My good friend and mentor Bert Cunningham had a distinguished public and private sector PR career spanning more than four decades. More recently, Bert taught public relations at Hofstra and occasionally contributes ideas for this blog. He’s guest-written this week’s blog and as always, Bert’s words are timely and wise:
The outspoken part owner of California Chrome, Steve Coburn, blew the goodwill his horse earned by winning the Kentucky Derby and Preakness with his post-Belmont Stakes rant. Last week, he doubled down with more sour grapes. He didn’t apologize until the following day, which was too late. Other news stories took center stage by then. And, most importantly, the 20.6 million who viewed the race on TV had moved on.
Here’s the lesson: Coburn didn’t have a PR plan for a loss. He believed his own hype.
Coburn knew going to the Kentucky Derby it was possible fresh horses could be entered in the Belmont if his horse made it that far and that it was possible his horse could lose.
He convinced himself California Chrome could not lose, despite the odds against a win. In any business there is always the possibility that things can go south despite all the hard work and positive PR. That’s why it’s necessary to have a “Plan B.”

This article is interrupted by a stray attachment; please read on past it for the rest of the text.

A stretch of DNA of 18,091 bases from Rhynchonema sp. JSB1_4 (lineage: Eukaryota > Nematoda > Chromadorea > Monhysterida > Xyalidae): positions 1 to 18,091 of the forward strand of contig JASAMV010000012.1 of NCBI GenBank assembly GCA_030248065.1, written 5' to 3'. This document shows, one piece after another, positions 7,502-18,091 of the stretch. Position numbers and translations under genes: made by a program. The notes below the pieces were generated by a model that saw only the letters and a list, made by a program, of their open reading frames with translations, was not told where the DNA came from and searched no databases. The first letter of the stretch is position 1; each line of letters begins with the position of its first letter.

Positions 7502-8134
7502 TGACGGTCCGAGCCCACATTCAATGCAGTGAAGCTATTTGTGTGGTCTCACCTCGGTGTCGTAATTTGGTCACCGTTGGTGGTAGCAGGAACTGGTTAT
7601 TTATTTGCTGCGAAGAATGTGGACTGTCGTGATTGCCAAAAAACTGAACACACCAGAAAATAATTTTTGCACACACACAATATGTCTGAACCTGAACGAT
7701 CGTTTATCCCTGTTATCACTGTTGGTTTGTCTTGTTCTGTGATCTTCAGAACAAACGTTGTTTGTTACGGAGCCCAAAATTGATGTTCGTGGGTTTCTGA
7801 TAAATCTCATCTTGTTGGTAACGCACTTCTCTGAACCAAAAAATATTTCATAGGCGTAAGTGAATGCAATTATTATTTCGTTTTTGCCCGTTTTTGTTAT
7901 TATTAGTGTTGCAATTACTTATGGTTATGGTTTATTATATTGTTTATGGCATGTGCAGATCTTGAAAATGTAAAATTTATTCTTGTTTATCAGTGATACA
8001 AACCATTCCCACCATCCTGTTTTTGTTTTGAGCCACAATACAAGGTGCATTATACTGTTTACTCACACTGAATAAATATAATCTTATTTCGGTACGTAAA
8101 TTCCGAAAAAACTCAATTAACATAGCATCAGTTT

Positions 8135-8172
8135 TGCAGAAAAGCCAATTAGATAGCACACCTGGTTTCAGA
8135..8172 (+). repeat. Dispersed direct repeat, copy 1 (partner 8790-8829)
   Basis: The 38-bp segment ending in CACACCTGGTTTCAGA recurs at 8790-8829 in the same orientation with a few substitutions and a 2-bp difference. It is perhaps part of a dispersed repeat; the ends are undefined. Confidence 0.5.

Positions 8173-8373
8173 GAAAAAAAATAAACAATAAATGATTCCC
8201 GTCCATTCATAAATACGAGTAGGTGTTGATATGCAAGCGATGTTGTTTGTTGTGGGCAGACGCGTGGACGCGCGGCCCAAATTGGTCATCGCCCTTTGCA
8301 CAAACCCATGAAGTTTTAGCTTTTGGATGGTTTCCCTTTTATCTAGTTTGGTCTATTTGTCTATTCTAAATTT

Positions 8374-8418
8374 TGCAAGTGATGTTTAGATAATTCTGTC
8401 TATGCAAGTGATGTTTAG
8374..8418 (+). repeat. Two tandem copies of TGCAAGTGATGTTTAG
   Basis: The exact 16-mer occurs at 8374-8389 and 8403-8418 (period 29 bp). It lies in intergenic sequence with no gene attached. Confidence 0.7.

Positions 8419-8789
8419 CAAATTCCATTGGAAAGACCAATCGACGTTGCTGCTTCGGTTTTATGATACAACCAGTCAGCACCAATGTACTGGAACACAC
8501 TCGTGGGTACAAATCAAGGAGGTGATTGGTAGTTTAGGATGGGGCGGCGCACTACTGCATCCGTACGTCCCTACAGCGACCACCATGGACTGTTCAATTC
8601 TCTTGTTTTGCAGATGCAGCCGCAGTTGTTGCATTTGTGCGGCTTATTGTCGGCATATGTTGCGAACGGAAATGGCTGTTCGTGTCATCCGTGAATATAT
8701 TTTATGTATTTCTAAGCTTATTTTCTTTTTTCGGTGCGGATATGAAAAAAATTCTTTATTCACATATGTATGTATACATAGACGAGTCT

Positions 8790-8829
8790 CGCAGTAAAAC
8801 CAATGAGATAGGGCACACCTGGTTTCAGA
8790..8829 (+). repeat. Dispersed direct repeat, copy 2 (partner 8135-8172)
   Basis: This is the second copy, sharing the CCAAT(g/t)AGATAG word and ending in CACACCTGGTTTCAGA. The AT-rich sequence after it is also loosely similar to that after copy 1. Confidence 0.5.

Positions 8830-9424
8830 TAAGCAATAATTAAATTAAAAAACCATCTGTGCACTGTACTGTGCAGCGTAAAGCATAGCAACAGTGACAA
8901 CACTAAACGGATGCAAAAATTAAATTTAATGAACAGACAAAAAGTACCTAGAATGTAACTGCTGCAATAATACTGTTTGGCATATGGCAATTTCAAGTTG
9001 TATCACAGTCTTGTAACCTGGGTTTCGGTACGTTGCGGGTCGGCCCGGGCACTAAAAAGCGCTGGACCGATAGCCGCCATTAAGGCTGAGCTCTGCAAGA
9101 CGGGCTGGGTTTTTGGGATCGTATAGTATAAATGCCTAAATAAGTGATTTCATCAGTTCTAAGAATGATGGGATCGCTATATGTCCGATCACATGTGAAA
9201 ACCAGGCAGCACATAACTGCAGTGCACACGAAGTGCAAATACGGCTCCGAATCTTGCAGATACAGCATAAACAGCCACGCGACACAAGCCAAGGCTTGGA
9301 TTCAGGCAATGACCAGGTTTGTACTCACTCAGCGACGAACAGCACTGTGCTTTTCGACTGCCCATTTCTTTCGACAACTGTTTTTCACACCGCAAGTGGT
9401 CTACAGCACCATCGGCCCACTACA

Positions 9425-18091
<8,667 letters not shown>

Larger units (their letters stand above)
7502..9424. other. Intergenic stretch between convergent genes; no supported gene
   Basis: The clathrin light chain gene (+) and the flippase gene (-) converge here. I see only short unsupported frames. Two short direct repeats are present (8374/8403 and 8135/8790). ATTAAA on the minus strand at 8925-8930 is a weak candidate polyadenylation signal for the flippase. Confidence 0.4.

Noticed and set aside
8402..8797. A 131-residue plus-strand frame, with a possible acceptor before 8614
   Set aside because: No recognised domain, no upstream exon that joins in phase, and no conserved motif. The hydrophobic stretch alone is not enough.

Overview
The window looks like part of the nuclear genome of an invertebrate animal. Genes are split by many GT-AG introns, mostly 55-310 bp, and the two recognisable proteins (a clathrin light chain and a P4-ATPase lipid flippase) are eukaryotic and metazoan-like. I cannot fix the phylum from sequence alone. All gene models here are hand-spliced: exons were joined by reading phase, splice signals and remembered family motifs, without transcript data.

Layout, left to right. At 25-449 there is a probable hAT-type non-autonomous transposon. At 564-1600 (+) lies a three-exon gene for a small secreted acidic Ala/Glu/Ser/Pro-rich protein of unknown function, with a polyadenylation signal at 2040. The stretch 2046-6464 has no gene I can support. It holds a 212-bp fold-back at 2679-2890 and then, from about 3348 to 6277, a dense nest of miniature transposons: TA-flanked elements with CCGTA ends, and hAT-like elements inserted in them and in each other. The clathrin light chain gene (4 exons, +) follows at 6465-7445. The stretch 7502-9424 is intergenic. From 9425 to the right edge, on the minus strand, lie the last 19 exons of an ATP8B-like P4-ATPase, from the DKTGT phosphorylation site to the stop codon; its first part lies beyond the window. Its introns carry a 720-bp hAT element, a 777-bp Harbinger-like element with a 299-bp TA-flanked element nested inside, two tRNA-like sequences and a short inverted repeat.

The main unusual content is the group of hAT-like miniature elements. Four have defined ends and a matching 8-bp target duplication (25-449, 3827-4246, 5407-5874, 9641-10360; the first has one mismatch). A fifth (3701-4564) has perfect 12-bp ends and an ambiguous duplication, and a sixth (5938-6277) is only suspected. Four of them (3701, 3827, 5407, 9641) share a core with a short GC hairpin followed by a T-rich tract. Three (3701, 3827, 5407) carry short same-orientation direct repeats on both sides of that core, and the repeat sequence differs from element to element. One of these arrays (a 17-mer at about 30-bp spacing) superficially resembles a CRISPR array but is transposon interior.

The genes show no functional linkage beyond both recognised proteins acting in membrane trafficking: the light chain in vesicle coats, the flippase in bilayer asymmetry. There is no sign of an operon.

The day before the Belmont, June 6th, was the 70th anniversary of the D-Day invasion of Normandy. It was marked with moving ceremonies in France, New York, and other places around the globe. Gen. Dwight D. Eisenhower, the overall commander of the invasion, was ready with a statement in case it failed. After more than a year of planning, build-up and training, Ike was ready in case things went south.
Coburn, unfortunately, didn’t take the time to pre-plan a gracious statement just in case. Had he simply acknowledged he was disappointed with the loss, but still believed California Chrome was a champion, he would have gained a great deal of empathy. When the news came out Monday that Chrome was clipped by another horse out of the gate and ran the race injured, the horse would have gained even more sympathy for running a gritty race.
Now, Coburn is viewed as a poor loser who blew his 15 minutes of fame with hot-headed remarks that made him look foolish. He also put his sponsors and others on his team – and it is a team effort – in awkward positions.
Brands cannot survive in the long run with that kind of short-sighted PR strategy. Leaders of organizations, and chief communicators, must understand they carry a huge responsibility to protect reputations in good and bad times. It not only makes good business and PR sense, it’s a moral/ethical imperative. Your thoughts?